Click here to learn more about CM crane and hoist equipment at Hercules SLR. 

Hercules SLR is part of the Hercules Group of Companies which offers a unique portfolio of businesses nationally with locations from coast to coast. Our companies provide an extensive coverage of products and services that support the success of a wide range of business sectors across Canada including the energy, oil & gas, manufacturing, construction, aerospace, infrastructure, utilities, oil and gas, mining and marine industries.

Hercules Group of Companies is comprised of: Hercules SLRHercules Machining & Millwright ServicesSpartan Industrial MarineStellar Industrial Sales and Wire Rope Atlantic.  

Risk Management: safety is every riggers’ business

risk-management-safety-is-every-riggers-business

Risk Management: what is it?

Risk management is the systematic process of assessing risk and acting in such a manner, or implementing policies and procedures in order to avoid or minimize loss associated with such risk. Essentially, risk management is a set of actions that reduces the risk of a problem, a failure, or an accident. The ISO 31000 defines risk management as “the effect of uncertainty on objectives”.

For the most part, risk management methods consist of the following methods:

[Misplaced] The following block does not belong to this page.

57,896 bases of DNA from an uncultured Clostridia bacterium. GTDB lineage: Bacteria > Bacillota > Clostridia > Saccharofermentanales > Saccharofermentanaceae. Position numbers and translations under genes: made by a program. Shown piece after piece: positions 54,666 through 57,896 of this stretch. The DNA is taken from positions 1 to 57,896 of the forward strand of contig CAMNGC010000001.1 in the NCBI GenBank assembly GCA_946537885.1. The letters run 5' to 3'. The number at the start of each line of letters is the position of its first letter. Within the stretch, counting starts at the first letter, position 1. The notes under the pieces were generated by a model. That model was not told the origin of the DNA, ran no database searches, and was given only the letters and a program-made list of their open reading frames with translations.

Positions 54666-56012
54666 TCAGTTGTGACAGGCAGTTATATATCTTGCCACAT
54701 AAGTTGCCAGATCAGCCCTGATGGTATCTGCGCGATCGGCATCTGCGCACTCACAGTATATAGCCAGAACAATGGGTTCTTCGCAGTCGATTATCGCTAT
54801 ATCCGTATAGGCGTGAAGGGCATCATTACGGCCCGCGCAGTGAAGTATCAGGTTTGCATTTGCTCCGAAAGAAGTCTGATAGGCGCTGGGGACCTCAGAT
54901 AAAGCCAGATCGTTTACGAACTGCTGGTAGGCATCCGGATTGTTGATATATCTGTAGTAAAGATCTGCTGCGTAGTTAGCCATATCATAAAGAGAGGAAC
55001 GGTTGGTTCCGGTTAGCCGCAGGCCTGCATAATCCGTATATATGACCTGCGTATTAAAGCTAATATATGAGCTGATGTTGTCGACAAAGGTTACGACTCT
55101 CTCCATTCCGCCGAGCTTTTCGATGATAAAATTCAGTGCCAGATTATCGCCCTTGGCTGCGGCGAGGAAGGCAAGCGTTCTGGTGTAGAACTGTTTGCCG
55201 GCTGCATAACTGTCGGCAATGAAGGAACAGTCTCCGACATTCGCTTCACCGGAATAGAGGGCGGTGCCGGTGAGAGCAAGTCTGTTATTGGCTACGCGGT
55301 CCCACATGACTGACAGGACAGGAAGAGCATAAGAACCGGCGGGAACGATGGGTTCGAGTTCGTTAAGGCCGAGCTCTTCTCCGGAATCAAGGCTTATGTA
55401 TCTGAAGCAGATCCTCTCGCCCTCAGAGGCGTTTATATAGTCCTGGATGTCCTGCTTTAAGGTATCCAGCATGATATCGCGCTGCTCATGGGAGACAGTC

• Identify and characterize threats
  • Assess the vulnerability of critical assets to specific threats
  • Determine the risk (i.e. the expected likelihood and consequences of specific types of attacks on specific assets)
  • Identify ways to reduce those risks
  • Prioritize risk reduction measures based on strategy

Risk Management: know the definitions

Hazard: something with the likelihood to cause harm

Harm: physical injury or damage to health.

Risk: likelihood the hazard is realized – it happens

Severity: likelihood hazard or risk will occur, and the number of people affected and extent of consequences

Control Measures: the arrangements made to reduce risk

 

Risk Matrix

The purpose of the risk matrix is to determine the risk category. Once you have identified the project risks, review each risk in turn and assess both the likelihood of the risk happening and the severity of the impact on the project if the process doesn’t go as planned.

Consequences

risk-matrix

Risk Management: FLRA is more than just a funny word

Field Level Risk Assessment (FLRA) is a process used to assess the related hazards and their risks for a specific task or job.

A FLRA:
  • Helps reduce injury and to process loss
  • Is an industry standard
  • Is a requirement of most industrial establishment’s safety program
  • Is a requirement on most work sites

A FLRA should be completed:

  • At the start of each shift
  • Before re-starting work which has been stopped for a period of time
  • When site or work conditions change during a job
  • Before starting a new task or job for which there is no safe work procedure
  • Always check for specific requirements with onsite contact or employer
Who Can Conduct a FLRA?
  • Anyone can conduct a FLRA
  • All members of the work team need to participate
  • Sometimes other personnel on the work side need to be included
  • Sometimes a specialist or person familiar with the job and site needs to be involved